The Committee also seeks submissions as to whether the new features associated with streaming platforms, such as the algorithmic curation of music or company sponsored playlists, influences consumer habits and tastes. With the rise of company sponsored playlists such as those promoted by Gymshark (music for exercise) and KFC (which exclusively includes tracks which reference the fast-food chain) the Committee are concerned that despite these algorithms maximising income from streaming “they are a blunt tool to operate in a creative industry with emerging talent risking falling at the first hurdle”. Whilst as the listener we may at times be grateful for curated playlists, there is an inherent risk that our ears are being pointed away from newcomers to the industry and directed towards established artists with a consistent audience and marketability.
Aside from the intricacies of music streaming services, the Committee have also expressed their concerns with how the Government can protect the industry from any knock-on effects, such as the increased piracy of music and whether the UK needs an equivalent of the Copyright Directive in response. The Committee recognises that the piracy of music remains a large contributor towards the ‘value gap’.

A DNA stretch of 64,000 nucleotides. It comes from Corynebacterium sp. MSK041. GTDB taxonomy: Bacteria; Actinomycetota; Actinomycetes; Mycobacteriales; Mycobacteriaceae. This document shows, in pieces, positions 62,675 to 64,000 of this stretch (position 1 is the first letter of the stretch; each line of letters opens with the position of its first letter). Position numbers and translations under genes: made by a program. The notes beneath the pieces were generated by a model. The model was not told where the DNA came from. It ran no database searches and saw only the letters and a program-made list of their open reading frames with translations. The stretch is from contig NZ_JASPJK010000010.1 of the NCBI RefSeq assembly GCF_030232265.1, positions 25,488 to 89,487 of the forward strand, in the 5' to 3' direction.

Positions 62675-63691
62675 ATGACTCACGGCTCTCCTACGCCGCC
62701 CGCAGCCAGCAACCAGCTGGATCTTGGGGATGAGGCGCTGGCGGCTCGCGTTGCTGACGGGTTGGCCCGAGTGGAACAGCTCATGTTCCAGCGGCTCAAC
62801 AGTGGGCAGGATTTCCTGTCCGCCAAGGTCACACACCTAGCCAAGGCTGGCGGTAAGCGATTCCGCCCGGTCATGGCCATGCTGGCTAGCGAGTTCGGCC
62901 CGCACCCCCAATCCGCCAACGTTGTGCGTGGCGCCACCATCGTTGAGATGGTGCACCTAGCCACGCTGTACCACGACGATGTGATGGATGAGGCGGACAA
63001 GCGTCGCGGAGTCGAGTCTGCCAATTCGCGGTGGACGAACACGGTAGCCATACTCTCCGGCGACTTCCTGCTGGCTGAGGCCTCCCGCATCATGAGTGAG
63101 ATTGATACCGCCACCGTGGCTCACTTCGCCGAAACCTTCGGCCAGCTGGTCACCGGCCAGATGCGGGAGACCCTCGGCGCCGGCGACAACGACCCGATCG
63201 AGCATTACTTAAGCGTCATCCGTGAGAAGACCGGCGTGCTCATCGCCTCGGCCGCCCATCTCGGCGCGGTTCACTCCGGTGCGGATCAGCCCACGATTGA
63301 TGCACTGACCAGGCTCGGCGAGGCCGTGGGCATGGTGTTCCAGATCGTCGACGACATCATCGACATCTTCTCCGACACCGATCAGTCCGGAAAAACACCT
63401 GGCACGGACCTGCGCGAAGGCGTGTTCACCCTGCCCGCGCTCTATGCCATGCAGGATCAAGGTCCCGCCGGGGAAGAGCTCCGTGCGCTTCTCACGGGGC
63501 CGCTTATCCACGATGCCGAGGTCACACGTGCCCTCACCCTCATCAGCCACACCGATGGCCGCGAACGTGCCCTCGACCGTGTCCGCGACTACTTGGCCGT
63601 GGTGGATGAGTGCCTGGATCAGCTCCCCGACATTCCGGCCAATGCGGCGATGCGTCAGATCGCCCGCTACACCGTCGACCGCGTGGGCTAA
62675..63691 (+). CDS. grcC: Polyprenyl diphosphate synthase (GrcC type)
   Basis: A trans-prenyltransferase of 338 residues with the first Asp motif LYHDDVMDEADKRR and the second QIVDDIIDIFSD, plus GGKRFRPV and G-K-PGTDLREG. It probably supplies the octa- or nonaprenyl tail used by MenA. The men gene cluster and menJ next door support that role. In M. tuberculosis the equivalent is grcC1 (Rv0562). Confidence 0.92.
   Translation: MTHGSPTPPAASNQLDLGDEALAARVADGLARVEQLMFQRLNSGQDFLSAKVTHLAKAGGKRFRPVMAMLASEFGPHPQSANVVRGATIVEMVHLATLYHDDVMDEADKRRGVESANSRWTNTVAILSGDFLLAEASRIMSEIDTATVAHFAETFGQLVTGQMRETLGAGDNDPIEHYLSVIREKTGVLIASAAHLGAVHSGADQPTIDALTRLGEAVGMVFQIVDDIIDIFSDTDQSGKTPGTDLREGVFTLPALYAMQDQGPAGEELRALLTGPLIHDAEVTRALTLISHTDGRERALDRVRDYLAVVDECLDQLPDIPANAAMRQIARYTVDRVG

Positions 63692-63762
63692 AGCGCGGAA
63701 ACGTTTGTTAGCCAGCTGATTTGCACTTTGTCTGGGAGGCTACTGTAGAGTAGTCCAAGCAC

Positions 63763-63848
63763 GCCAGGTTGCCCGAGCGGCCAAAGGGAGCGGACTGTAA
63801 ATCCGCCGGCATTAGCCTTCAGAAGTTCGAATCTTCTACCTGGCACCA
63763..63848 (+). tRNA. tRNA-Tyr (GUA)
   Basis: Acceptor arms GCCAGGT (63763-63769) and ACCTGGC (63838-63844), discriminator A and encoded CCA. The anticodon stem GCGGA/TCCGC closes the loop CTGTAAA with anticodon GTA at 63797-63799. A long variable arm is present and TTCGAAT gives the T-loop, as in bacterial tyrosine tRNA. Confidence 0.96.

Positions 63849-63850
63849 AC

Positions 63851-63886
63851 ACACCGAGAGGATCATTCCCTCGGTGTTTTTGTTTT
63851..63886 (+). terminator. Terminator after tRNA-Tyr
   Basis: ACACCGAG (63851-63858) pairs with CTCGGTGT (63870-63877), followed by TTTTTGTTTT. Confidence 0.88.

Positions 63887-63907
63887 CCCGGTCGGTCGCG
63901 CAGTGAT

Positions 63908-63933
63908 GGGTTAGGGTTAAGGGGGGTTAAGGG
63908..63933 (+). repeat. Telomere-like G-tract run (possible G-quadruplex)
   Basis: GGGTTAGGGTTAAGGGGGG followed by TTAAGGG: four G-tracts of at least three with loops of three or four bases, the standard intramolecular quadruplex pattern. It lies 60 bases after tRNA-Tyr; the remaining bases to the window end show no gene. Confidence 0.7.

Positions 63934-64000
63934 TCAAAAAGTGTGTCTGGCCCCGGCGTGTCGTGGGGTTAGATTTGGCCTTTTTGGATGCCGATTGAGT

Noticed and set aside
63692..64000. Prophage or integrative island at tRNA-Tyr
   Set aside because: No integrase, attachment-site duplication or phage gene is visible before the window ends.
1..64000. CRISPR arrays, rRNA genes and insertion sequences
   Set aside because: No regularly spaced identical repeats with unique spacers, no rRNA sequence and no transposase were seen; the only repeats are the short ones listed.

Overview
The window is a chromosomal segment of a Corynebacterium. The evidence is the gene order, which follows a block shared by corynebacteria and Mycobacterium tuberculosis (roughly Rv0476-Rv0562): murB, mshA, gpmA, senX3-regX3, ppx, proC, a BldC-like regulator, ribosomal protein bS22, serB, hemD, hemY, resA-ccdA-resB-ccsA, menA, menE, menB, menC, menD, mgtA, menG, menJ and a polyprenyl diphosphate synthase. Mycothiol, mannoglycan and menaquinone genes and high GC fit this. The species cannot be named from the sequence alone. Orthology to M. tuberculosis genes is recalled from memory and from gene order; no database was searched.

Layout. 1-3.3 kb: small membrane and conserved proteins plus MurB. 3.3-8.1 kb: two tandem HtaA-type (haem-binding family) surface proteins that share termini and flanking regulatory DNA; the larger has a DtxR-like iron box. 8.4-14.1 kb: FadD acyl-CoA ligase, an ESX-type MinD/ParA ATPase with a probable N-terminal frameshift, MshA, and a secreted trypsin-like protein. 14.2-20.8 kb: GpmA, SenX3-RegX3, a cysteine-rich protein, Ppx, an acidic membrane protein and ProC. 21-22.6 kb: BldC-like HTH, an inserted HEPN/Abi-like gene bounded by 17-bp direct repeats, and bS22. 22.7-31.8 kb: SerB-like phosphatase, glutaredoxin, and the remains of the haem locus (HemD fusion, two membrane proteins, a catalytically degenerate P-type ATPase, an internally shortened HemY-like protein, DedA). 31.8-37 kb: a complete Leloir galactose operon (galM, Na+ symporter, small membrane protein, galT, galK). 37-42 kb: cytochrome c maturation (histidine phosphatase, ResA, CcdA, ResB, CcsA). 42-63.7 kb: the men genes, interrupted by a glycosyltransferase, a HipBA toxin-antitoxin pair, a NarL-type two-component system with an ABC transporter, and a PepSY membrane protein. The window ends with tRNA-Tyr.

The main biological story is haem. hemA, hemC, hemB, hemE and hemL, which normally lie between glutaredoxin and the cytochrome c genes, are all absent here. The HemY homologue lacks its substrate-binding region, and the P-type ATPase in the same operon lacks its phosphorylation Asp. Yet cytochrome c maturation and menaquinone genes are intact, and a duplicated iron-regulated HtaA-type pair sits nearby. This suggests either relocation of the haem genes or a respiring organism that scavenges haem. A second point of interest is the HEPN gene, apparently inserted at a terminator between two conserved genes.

In the short term, the inquiry looks to examine whether the ‘business models’ used by the music streaming giants inherently disadvantage the performers and writers that provide the streamed material. Longer term, the inquiry seeks to examine the implications of streaming on the music industry, including for artists, record labels, record shops, etc. The Musicians’ Union for one, welcomed the inquiry, particularly following concerns about the amplification of the ‘value gap’ throughout the COVID-19 pandemic with artists losing touring as their main revenue stream.
Deadline for submissions
The call for evidence by the Committee extends to all those involved in the music streaming industry such as industry experts, artists and record labels as well as streaming platforms themselves. Evidence is to be submitted by 6pm on Monday 16 November 2020 via the following link.
Strategic Planning for Modern Landed Estates
The second in our series of articles on succession planning for landed estates covering a wide variety of matters.
When can you set off claims against different elements of a project
The Court’s decision raises important drafting considerations for construction contracts involving multiple elements of a project.
Drafting terms and conditions or negotiating a contract? Be wary of "unusual" and "exorbitant" exclusion clauses